One line of criticism holds that the DSM focuses too much on superficial symptoms of mental disorders, ignoring underlying dynamics. Instead of focusing on and naming clinical syndromes, critics say, the manual (and the field) ought to target the specific, disordered cognitive processes that underlie labels.
My whole life, I was called a picky eater, but I was always assured that I would grow out of it. My parents had both been "picky" (according to my grandparents), but like most children, they had grown out of it. As a kid, I believed that eventually, that would happen for me too. Until it just didn't.
Because ketamine has FDA approval, it can be prescribed legally by any physician. In fact, there are multiple private clinics advertising ketamine infusions, for a fee. But ketamine is still in an early stage of development for depression and OCD. I have my concerns and we need more evidence for its safe use in individuals suffering from these mental illnesses.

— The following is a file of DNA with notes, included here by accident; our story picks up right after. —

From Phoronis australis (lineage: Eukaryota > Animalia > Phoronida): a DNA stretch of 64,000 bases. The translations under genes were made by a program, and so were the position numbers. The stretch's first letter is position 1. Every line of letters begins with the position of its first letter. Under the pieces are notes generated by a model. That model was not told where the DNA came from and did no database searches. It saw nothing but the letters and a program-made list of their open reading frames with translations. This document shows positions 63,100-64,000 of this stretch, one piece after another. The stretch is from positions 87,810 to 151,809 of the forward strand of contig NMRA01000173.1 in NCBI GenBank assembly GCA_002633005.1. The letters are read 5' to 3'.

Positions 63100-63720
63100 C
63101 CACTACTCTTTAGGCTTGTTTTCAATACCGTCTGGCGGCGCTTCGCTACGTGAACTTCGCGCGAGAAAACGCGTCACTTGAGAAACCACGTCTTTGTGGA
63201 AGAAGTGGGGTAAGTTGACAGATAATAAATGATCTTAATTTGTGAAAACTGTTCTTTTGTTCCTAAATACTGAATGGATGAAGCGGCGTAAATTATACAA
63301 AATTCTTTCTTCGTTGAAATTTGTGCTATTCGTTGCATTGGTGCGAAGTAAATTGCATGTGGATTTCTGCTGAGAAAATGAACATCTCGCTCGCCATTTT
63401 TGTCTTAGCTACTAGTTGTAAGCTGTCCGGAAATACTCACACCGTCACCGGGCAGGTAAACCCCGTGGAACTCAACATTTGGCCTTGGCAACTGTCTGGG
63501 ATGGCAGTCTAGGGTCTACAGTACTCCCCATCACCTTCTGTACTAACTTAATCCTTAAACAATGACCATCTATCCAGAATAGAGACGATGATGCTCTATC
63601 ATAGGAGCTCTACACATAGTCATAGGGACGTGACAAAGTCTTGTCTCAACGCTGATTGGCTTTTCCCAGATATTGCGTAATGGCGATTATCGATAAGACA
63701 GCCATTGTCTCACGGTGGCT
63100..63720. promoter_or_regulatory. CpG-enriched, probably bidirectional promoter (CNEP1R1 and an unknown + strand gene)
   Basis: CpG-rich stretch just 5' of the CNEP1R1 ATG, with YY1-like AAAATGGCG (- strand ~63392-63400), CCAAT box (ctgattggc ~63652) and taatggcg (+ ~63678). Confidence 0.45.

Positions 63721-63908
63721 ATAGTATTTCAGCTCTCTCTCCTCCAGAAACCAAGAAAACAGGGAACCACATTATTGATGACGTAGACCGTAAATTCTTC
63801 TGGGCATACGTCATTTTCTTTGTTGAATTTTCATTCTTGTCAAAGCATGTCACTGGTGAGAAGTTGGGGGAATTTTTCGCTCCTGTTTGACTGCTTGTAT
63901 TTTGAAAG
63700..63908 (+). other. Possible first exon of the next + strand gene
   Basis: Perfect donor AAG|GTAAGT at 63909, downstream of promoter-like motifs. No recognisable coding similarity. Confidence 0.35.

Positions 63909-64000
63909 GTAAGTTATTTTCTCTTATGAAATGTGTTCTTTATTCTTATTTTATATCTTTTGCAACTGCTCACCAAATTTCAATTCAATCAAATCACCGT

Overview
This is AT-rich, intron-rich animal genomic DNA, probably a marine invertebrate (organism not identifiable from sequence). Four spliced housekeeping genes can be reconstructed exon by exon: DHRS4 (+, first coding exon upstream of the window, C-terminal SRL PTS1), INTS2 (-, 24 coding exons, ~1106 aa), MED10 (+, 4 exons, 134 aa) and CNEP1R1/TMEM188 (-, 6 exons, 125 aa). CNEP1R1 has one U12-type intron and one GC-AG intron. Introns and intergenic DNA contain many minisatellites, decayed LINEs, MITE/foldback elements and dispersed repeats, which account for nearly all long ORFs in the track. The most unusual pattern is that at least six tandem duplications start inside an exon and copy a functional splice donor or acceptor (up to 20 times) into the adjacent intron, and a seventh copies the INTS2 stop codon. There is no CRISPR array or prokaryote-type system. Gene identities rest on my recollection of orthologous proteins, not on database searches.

OCD afflicts Girls main character Hannah, who has been in remission for the better part of a decade. When it returns, we see a full blown relapse in all its eerie "glory." Hannah's first bout officially appeared in high school. We imagine her as a neurotic over-achiever with dreams of being a writer, who went overboard, as she became out of control with her desire to be in control.
This is exactly how my OCD often plays out. I spend a great deal of time trying to anticipate and avoid situations that might trigger strong obsessive-compulsive cycles. When I return to awareness and realize that I've failed to keep watch, I become terrified that something awful has happened in the interim.